This week, Happy Veraison from Lodi!
As of mid-July 2017, it’s that time of year again in Lodi wine country – the start of veraison, the handy French term (véraison) for “change of color of grape berries.” Call it a coming of age (a vinous bar mitzvah?) of grapes, which happens in an often spectacular blaze of colors, from greens to reds and purplish blues and blacks.
But it’s not just the transitioning of hues that grape growers see in their vineyards. To them it also means grapes have a reached a mid-point of develpment; when berries cease accumulating green mass and begin to accumulate sugars and flavors instead, which will make fermentation happen and lots of wine lovers happy.
Lodi’s old vine Zinfandels (since they tend to carry less crop, and thus push ahead in the ripening process) are usually among the first vines to undergo this riotous change. Other grapes such as Cabernet Sauvignon or Carignan, by nature of those grape types, will lag behind by two, three, even four weeks. But once red wine grapes turn color, final ripening (and harvest) is roughly six weeks behind, depending upon Mother Nature.
In Practical Winery & Vineyard, viticulturist James Kennedy talks about some of the technical things that happen with the onset of veraison:
“Some compounds produced during the first period of growth (i.e. pre-veraison) are reduced on a per-berry basis (not simply diluted) during the second period of berry growth. Principal among these is malic acid...
“The composition of extracted seed tannins changes considerably, and is characterized by a proportional reduction in the most bitter tannin components....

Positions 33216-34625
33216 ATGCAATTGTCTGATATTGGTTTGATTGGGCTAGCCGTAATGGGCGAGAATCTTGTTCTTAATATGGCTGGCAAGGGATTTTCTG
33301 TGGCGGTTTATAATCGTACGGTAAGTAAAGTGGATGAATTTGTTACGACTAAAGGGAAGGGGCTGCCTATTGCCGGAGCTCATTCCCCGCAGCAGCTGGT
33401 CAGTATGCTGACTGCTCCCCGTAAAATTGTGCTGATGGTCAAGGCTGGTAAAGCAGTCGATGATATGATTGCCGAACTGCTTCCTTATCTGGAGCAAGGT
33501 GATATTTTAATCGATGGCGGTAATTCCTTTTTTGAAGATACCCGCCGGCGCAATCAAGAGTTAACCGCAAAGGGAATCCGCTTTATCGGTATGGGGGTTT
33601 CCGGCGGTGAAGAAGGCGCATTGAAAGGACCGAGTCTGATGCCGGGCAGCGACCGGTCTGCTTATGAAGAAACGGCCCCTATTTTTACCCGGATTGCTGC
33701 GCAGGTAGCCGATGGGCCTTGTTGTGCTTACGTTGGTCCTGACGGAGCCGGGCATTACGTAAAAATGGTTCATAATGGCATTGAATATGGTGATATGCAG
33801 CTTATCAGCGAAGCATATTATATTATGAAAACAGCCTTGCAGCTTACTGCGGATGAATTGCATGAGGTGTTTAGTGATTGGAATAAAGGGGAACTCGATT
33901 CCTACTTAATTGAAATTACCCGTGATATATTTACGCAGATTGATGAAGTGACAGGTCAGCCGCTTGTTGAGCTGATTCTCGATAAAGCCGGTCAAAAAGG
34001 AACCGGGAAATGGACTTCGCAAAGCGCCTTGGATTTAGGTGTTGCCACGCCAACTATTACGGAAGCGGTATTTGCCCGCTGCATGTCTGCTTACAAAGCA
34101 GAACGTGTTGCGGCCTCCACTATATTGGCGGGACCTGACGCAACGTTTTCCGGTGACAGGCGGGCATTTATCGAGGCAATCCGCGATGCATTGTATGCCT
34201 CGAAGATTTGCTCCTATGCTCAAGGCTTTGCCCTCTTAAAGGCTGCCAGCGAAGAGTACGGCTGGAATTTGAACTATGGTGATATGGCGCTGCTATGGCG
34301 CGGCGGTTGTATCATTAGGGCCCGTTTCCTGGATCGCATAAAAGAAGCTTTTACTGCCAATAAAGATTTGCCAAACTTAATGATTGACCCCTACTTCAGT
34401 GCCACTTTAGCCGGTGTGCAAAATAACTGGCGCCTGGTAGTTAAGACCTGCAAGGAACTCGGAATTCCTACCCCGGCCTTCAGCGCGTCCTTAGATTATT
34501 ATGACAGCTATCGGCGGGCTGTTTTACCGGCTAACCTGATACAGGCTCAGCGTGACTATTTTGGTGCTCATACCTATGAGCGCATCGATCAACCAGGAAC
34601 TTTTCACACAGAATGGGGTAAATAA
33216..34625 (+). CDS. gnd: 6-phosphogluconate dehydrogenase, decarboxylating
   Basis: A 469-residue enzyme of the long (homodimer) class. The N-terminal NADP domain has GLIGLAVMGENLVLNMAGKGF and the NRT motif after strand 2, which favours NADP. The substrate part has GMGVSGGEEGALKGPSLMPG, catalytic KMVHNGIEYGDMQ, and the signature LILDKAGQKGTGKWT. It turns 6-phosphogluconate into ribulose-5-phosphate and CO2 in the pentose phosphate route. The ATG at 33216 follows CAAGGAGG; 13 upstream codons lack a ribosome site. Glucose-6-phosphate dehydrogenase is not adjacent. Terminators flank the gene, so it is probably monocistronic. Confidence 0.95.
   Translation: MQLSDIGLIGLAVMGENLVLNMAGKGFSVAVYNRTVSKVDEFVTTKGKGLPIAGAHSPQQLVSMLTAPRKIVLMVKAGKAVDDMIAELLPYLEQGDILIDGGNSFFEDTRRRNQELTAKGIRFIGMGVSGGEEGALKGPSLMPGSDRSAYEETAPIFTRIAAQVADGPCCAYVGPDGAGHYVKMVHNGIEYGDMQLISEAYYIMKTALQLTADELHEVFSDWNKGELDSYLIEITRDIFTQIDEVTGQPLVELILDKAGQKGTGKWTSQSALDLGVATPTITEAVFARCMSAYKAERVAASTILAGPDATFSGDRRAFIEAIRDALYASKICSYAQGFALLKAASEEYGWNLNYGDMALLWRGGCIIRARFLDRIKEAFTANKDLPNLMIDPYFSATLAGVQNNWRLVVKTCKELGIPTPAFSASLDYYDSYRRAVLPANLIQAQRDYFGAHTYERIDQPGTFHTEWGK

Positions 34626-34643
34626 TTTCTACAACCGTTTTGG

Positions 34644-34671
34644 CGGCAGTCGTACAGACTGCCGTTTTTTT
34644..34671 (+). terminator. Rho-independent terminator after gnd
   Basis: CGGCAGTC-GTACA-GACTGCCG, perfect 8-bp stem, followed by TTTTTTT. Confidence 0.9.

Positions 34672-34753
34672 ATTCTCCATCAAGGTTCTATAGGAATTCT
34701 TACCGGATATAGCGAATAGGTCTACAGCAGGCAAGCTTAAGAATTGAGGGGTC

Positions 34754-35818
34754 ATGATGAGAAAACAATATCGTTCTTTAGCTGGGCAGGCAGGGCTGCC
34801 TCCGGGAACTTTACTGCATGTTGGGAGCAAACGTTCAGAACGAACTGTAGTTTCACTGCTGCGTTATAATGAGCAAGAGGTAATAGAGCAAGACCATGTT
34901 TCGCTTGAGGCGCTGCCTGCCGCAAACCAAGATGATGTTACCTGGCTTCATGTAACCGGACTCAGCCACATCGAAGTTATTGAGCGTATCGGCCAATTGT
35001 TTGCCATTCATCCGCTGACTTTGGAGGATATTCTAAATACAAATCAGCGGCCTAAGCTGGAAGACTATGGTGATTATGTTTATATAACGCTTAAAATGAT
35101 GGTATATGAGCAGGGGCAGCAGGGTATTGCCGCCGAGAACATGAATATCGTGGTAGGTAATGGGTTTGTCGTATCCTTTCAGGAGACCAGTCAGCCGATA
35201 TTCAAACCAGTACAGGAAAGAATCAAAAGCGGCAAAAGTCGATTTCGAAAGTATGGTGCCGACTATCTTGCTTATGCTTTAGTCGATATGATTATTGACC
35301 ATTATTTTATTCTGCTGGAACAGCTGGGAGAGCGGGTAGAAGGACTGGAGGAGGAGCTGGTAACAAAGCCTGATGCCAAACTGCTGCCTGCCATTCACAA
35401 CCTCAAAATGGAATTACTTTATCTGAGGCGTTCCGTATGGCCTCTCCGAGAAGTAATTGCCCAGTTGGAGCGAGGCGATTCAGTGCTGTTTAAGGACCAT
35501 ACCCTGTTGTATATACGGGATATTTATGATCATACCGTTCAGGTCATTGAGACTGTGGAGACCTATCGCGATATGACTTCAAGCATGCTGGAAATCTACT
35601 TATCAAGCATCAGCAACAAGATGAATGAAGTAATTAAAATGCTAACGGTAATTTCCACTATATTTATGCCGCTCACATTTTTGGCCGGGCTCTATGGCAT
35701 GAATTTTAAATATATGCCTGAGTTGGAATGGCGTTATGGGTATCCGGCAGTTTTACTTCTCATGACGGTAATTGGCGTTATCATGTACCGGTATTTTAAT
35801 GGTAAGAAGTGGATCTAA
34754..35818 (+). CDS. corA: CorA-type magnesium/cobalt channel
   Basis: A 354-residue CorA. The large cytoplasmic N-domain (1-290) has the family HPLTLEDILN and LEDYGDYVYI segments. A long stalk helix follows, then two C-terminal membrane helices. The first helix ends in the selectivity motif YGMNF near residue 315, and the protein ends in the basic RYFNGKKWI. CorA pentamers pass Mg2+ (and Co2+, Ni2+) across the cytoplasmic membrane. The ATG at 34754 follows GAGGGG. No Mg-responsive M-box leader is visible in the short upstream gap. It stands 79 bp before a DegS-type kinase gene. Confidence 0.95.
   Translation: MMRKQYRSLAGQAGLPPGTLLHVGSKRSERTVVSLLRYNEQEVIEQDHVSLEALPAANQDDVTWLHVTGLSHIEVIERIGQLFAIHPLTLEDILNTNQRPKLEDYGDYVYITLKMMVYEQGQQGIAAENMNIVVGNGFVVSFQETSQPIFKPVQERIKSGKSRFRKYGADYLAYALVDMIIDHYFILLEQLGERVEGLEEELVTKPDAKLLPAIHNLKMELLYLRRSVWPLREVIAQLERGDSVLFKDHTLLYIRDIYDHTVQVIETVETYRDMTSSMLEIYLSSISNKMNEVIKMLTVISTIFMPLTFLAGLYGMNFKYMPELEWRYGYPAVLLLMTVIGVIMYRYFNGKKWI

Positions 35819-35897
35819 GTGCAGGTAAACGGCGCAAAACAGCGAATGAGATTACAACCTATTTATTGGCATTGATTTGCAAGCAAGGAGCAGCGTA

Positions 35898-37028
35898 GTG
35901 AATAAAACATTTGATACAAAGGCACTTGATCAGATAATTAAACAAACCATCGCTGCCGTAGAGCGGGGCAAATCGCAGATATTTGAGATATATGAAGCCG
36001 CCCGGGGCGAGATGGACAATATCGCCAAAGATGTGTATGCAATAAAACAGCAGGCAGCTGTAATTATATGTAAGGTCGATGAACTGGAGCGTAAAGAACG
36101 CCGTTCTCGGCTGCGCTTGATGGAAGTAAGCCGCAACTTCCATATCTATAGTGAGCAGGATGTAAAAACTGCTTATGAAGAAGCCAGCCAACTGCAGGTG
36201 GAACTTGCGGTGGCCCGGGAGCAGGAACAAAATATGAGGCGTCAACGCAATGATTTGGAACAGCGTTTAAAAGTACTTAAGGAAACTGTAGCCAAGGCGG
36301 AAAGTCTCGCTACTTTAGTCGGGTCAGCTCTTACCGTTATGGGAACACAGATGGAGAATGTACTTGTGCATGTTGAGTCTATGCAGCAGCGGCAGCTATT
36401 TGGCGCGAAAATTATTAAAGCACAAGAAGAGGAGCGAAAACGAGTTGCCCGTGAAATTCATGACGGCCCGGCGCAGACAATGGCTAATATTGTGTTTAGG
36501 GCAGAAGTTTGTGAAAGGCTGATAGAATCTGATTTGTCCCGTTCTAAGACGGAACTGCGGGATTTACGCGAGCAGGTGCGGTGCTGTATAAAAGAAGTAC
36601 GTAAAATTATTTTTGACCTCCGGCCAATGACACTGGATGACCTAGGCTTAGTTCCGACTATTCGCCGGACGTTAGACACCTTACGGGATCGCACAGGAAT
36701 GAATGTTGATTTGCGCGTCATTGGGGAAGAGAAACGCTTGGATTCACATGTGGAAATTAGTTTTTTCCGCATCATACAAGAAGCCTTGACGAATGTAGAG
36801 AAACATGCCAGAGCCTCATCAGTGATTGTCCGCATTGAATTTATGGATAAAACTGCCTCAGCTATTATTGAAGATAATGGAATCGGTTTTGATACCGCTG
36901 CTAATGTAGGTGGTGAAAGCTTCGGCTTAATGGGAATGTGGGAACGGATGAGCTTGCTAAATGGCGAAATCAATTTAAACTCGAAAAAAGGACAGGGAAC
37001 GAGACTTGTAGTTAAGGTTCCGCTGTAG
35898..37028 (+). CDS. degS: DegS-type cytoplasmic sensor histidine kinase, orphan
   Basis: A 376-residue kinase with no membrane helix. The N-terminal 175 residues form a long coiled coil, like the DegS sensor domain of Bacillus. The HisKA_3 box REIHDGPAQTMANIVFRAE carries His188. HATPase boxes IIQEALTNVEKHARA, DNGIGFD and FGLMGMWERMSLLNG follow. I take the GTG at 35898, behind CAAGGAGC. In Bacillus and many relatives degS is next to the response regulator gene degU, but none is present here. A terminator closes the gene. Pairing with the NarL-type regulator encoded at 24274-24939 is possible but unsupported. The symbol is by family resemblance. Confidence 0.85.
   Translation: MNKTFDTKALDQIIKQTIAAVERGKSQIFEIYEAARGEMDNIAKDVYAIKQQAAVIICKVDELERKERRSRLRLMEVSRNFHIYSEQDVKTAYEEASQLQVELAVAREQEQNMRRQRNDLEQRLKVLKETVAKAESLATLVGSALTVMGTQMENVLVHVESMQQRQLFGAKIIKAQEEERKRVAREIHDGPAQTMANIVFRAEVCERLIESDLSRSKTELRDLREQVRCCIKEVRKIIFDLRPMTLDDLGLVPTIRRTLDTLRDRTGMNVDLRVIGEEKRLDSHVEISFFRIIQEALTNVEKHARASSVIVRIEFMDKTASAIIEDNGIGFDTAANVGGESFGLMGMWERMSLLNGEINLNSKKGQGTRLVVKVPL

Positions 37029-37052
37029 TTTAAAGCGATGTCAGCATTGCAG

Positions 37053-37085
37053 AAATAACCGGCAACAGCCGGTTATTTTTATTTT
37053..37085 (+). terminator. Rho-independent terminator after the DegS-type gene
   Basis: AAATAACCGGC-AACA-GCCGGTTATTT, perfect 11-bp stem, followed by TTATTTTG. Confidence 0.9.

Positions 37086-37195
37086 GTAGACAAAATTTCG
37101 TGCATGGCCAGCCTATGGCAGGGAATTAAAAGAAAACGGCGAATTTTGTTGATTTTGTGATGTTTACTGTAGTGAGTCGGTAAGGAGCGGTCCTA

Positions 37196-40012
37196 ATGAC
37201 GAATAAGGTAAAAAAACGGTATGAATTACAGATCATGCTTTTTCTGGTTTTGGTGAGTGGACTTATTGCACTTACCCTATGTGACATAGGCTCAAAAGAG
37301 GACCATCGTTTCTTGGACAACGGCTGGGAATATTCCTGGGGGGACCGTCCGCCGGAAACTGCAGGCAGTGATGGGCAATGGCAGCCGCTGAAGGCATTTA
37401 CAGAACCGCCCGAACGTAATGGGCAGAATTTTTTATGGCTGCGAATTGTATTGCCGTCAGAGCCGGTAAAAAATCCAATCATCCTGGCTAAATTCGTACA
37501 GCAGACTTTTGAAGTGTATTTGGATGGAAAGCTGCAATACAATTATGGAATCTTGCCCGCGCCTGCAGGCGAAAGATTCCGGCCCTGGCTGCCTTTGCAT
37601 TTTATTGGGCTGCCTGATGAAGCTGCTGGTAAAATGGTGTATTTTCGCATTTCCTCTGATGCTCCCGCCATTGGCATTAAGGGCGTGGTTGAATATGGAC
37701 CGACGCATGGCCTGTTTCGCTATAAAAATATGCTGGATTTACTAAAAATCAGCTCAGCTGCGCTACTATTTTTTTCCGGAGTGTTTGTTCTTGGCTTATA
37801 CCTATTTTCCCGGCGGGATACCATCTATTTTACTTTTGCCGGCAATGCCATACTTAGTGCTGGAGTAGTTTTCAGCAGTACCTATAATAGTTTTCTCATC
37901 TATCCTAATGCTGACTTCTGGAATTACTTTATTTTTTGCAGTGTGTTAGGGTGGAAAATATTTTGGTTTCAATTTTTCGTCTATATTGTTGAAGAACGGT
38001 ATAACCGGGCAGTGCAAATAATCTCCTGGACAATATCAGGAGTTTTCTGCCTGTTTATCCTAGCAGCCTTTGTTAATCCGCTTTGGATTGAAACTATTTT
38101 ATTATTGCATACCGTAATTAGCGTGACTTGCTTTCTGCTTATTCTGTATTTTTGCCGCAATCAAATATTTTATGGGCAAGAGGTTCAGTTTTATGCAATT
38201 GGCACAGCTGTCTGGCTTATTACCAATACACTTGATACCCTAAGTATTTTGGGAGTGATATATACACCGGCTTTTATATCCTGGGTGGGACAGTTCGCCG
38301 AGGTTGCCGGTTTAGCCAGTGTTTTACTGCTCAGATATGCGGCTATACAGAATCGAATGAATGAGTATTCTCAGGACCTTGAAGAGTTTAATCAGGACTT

“Skin tannins decline or remain constant during the second period of growth (i.e. post-veraison), and also become modified. Significant modifications that take place for the skin tannins include an increase in their size. Also of potential significance from a wine quality standpoint is evidence that extracted skin tannins are modified with pectins and anthocyanins (i.e. pigments).... an important consideration in the areas of wine texture and color stability...
“Notable aroma compounds that are produced during the first period of growth decline during fruit ripening. These include several of the methoxypyrazine compounds (often shortened to pyrazines) that contribute vegetal characters to some wines (such as Cabernet Sauvignon and Sauvignon Blanc)...
“Despite these major changes in compounds produced during the first growth period, the big story following veraison is the tremendous increase in compounds – the major ones being glucose and fructose (i.e. sugars!) – that occurs as a result of a total biochemical shift into fruit ripening mode...”
In other words, grapes begin to get sweeter, tannins in skins and seeds start to get less bitter, acids get less sour, certain grapes taste less and less vegetal, and the aroma and flavor compounds that eventually emerge during the fermentation process begin to form, primarily in the skins of grapes.
In the wild, the final stage of optimal ripeness is a matter of grapes making themselves more attractive to birds, bears, deer and other animals, who would then be compelled to eat the grapes and distribute the seeds through their digestive systems – thus, helping the plants to remain fruitful and multiply.
Cultivators of propagated commercial wine grapes, of course, would much prefer if birds and mammals kept their beaks or mouths off of the fruit, leaving them to the picking crews or mechanical harvesters.
As for wine lovers, it’s a matter of anxiously waiting for something delicious to be eventually crafted and bottled; to be consumed from a tulip shaped glass with civilized meals at the table.
Happy Veraison from Lodi wine country!
A few more shots of what's happening out in the Lodi fields as we speak: